Add another black mark to Canada’s environmental image around the world: The country now leads the planet in the degradation of untouched forests, according to a study from Forest Watch.
Some 8 per cent of the world’s virgin forests were degraded between 2000 and 2013, according to the study. That’s 104 million acres, or an area about three times the size of Germany, Forest Watch said.
“That means human activities disturbed 20,000 hectares of pristine forest every day for the past 13 years,” the group said.
Of that degradation, more than a fifth — 21.4 per cent — occurred in Canada, the study found. That’s more than any other country. Russia, in second place, accounted for 20.4 per cent of the damaged or destroyed virgin forests, while Brazil, site of the Amazon rainforest, accounted for slightly more than 14 per cent.
“There is no political will at federal or provincial levels for conserving primary forests,” Peter Lee of Forest Watch Canada told Canada.com. “Most logging done in Canada is still to this day done in virgin forests.”
The study was put together with the participation of the University of Maryland, Greenpeace, the World Resources Institute and other groups.
Researchers analyzed detailed satellite imagery to locate “intact forest landscapes,” as they are known, around the world, and then tracked their progress from 2000 to 2013.
The imagery shows severe loss of forests in the northern parts of the Prairie provinces, including around the oilsands operations near Fort McMurray, Alberta. Very little new forest coverage has been added to compensate.
The interior of British Columbia has seen widespread forest loss, as have parts of northern Ontario and northern Quebec. Only the Maritimes showed evidence of any significant reforestation.
By Forest Watch's calculations, logging was worth some $21.5 billion to Canada's economy in 2011, accounting for 1.2 per cent of all economic activity.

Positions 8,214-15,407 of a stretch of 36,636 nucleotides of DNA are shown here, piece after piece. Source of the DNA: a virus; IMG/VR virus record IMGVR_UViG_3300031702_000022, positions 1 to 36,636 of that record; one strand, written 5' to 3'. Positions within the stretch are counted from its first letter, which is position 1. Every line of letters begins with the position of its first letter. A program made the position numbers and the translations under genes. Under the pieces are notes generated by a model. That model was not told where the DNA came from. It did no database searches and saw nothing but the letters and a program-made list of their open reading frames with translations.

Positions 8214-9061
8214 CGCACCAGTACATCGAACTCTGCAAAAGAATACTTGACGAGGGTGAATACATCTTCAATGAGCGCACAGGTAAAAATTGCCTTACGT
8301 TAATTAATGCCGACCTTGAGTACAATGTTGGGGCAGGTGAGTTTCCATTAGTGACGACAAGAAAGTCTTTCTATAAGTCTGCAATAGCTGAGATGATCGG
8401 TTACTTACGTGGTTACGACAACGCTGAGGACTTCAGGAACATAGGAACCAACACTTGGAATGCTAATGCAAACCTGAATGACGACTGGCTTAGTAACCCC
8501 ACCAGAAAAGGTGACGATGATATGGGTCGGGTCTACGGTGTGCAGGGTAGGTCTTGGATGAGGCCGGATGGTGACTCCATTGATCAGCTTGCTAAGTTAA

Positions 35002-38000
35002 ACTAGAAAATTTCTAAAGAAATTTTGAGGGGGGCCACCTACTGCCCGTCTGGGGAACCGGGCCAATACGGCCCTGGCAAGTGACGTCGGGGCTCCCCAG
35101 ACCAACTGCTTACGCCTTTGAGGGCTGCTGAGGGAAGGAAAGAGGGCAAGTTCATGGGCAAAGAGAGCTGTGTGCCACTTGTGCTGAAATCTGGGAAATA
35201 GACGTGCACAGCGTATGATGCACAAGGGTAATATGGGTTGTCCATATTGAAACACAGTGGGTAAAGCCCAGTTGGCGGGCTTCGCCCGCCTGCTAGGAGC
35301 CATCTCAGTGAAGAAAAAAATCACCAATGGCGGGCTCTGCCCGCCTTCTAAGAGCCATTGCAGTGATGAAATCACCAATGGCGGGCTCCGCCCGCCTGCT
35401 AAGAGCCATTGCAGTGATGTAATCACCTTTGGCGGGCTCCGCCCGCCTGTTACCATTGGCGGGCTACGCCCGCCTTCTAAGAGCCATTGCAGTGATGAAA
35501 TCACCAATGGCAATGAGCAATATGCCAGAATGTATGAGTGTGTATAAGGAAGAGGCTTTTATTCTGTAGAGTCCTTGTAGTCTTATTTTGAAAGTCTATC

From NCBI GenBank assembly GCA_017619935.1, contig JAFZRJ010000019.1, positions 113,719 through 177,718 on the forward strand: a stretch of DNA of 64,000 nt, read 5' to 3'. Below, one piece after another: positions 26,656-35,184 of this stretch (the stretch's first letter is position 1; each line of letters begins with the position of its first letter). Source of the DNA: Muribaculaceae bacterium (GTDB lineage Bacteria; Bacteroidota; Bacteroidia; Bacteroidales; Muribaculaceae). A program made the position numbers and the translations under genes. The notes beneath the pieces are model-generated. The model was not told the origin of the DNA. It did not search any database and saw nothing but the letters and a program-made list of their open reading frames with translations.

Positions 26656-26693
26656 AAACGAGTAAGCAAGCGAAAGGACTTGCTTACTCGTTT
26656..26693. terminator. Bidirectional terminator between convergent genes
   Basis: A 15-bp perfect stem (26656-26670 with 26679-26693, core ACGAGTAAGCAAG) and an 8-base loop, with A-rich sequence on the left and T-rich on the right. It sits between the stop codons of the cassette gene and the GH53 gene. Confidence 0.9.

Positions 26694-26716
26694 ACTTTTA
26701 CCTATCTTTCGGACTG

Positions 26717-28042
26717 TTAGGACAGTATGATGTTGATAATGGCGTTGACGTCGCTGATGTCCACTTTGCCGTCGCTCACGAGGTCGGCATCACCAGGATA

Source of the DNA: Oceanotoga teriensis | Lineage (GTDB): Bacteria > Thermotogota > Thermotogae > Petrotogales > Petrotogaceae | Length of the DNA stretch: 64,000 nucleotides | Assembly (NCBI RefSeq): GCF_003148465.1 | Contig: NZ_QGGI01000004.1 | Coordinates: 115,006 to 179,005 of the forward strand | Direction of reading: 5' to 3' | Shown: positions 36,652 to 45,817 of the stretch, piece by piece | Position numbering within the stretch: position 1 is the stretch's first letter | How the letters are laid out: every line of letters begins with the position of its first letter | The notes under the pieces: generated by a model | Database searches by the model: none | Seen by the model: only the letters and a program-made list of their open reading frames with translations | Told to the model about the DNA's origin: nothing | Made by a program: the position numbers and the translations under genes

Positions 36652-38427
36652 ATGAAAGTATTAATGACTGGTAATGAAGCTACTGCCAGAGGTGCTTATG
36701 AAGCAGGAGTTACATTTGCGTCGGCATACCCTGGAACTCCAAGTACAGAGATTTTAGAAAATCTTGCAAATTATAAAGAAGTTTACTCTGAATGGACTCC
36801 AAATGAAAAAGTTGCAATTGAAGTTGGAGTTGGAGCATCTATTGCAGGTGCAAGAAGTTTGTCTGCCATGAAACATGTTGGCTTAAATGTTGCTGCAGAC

Not all the degradation is due to logging — some of it is due to forest fires, which Forest Watch’s Lee blames on climate change.
“You are getting these huge fires which are truly degrading and no longer a part, in many cases, of the natural historic functioning of fires in boreal forests,” he told Canada.com. “They are now transforming many of these northern boreal forests into shrub lands.”
Not all the degraded areas indicate total loss of forest. About three-quarters of the degraded areas around the world suffered from “fragmentation” — a thinning out and breaking up of forested areas due to logging.
“The fragmentation of IFLs is problematic because smaller, more isolated forest patches will lose species faster than those that are larger or less isolated,” Forest Watch said on its blog.
“Small forest ‘islands’ typically cannot support the same biodiversity or ecosystem services that a single contiguous forest would.”
The study calls on government officials around the world to direct logging activity away from untouched forests, and urges businesses “with sustainability commitments” to steer clear of virgin-forest products when making purchasing decisions.
The interactive map below was provided by Forest Watch. The areas in pink indicate degraded forests; areas in blue indicate reforestation.
Earlier on HuffPost: